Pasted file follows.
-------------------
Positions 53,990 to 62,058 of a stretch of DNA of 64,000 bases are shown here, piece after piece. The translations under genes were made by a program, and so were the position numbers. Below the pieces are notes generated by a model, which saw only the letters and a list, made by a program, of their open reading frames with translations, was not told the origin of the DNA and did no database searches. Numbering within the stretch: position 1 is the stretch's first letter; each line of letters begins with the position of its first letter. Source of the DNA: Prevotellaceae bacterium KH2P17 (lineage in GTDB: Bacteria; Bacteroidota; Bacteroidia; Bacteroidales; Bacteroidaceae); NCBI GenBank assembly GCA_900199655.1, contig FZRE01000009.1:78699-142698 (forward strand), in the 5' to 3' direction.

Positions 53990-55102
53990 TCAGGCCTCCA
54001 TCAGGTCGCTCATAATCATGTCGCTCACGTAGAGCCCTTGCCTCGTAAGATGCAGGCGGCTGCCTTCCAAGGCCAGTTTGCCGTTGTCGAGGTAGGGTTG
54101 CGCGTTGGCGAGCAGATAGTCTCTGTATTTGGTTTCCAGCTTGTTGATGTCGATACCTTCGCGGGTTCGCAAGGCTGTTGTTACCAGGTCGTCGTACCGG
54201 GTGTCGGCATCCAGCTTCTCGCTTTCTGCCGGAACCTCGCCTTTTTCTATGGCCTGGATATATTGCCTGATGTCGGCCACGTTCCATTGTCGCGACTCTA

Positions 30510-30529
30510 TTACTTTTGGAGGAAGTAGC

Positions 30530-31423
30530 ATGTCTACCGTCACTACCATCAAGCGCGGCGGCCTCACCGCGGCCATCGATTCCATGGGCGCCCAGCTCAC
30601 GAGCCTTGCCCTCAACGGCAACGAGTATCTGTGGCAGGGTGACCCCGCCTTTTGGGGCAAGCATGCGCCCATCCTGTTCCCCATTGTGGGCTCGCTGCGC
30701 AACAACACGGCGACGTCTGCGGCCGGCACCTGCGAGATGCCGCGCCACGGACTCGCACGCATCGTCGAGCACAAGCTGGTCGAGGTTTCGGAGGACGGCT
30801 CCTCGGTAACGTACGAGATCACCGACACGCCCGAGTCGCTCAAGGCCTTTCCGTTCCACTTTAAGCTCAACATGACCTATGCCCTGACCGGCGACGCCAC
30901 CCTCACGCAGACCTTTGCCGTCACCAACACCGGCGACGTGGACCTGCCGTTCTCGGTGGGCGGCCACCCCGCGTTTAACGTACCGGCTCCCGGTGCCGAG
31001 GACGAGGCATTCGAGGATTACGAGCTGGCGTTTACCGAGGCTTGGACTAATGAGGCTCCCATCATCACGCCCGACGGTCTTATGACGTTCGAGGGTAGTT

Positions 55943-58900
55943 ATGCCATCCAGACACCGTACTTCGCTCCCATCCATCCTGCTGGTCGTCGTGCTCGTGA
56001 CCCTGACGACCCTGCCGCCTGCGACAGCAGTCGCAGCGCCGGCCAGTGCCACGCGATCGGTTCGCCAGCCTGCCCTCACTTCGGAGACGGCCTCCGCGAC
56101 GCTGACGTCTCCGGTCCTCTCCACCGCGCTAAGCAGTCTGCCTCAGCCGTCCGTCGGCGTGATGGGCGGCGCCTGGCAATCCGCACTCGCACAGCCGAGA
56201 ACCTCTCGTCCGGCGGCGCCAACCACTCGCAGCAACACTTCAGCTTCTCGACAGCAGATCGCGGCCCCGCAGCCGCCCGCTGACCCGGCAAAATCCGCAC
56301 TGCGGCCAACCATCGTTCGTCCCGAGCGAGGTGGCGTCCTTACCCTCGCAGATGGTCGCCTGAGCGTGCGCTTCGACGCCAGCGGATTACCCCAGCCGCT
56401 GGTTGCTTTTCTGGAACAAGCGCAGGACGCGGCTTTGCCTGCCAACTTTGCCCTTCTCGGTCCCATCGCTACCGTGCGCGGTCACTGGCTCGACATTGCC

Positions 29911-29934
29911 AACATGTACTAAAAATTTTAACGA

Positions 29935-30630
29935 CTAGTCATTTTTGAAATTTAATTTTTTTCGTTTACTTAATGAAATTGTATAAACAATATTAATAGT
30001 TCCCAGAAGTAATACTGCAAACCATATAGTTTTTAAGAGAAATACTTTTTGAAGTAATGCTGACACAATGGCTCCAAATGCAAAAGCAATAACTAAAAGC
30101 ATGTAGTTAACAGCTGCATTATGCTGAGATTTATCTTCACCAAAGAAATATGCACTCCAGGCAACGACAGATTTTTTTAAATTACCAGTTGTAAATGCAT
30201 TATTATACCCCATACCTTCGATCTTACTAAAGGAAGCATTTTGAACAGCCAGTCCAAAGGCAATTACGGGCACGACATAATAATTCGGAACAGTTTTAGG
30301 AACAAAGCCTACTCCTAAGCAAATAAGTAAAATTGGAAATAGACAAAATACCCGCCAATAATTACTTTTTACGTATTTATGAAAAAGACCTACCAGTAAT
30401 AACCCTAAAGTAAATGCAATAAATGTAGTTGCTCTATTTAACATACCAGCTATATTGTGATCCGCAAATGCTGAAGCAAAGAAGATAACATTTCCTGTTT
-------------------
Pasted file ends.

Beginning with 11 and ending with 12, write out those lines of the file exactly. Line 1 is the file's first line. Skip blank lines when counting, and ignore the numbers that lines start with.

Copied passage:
30601 GAGCCTTGCCCTCAACGGCAACGAGTATCTGTGGCAGGGTGACCCCGCCTTTTGGGGCAAGCATGCGCCCATCCTGTTCCCCATTGTGGGCTCGCTGCGC
30701 AACAACACGGCGACGTCTGCGGCCGGCACCTGCGAGATGCCGCGCCACGGACTCGCACGCATCGTCGAGCACAAGCTGGTCGAGGTTTCGGAGGACGGCT